Chapter

'S Wonderful: 1927–1930

Philip Fuma

in Ira Gershwin

Published in print October 1997 | ISBN: 9780195115703
Published online September 2011 | e-ISBN: 9780199853144 | DOI: http://dx.doi.org/10.1093/acprof:oso/9780195115703.003.0004
'S Wonderful: 1927–1930

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One indication that the American musical was moving toward integration of songs and story came with the Gershwins' 1927 production. Strike Up the Band integrated songs into the story and even used them to advance the plot in lengthy stretches of lyrical pastiche, where soloist and chorus sing rhymed dialogue. For George, Strike Up the Band represented the chance to compose music that resonated with its dramatic context; for Ira, it was a unique opportunity to write lyrics that were intimately related to particular scenes and characters. If Oscar Hammerstein and Jerome Kern' Show Boat was an American adaptation of traditional European operetta, Strike Up the Band was a native version of the comic operettas of Gilbert and Sullivan. Show Boat was a success, whereas, Strike Up the Band closed, out of town, in Philadelphia. The Gershwins would successfully revive Strike Up the Band in 1930 and then go on to write other satirical operettas, but for the remainder of the 1920s they were confined to formulaic musicals cast in the mold of Lady, Be Good!?.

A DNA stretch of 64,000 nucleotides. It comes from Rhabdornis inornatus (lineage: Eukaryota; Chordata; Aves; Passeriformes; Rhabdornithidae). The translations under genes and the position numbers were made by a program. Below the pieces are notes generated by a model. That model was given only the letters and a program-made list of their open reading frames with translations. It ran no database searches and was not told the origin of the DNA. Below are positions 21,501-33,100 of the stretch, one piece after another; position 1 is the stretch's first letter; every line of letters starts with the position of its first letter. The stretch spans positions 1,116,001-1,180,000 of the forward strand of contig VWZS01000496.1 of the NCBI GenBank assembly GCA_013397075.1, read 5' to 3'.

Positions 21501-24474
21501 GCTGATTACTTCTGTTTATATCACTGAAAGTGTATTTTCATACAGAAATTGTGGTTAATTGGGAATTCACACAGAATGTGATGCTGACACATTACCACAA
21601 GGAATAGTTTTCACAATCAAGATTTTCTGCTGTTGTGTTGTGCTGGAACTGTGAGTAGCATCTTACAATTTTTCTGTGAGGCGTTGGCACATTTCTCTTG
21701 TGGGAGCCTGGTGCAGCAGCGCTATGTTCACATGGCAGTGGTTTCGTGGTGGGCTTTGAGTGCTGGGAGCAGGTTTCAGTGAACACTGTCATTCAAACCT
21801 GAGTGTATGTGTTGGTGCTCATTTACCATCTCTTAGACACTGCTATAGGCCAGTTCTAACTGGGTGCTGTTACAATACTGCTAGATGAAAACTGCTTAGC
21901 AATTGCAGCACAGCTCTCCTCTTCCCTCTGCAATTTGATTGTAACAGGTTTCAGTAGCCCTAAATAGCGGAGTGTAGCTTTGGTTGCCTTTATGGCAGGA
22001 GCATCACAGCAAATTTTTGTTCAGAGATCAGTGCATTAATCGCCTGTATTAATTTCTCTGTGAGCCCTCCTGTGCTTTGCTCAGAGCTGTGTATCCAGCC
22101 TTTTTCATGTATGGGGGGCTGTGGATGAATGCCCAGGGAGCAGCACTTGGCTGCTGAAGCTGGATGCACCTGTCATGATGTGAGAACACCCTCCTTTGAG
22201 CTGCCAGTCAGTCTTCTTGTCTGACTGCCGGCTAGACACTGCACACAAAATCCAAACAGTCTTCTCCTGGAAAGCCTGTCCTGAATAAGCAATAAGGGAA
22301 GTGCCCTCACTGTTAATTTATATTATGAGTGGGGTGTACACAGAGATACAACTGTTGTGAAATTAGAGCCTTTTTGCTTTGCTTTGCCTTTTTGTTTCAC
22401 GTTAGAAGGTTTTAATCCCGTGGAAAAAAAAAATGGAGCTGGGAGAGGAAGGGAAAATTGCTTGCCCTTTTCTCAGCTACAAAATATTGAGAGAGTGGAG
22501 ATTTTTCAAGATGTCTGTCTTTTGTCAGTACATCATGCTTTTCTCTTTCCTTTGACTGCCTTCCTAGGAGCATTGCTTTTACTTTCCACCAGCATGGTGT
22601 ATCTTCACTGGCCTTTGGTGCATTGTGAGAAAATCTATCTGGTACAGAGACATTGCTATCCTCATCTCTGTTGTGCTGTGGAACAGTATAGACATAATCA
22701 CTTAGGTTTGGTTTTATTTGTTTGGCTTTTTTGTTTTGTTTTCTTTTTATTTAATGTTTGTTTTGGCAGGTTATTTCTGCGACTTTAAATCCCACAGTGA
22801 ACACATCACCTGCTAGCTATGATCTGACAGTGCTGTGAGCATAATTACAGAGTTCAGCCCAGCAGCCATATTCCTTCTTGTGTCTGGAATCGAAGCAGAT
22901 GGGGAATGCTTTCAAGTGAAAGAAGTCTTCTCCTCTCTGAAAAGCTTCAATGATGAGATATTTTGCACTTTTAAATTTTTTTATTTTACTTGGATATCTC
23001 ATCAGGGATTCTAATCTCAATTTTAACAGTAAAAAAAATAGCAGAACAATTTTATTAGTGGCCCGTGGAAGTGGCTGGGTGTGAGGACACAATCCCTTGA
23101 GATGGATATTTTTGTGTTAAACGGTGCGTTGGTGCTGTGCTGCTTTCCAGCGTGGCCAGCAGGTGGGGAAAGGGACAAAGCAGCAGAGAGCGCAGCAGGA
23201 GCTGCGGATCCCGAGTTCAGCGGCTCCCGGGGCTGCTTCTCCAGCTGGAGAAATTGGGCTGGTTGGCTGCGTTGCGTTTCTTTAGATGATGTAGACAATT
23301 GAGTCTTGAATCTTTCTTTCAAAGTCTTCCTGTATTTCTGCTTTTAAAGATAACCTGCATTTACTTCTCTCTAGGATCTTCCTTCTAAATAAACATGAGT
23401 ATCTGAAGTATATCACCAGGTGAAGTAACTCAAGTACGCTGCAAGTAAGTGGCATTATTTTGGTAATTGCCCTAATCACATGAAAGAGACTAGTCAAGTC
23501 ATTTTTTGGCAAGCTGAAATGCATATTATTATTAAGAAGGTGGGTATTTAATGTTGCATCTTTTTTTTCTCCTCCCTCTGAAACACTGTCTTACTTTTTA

Keywords: Ira Gershwin; George Gershwin; Show Boat; Strike Up the Band; Broadway musicals

Chapter.  6596 words. 

Subjects: Popular Music

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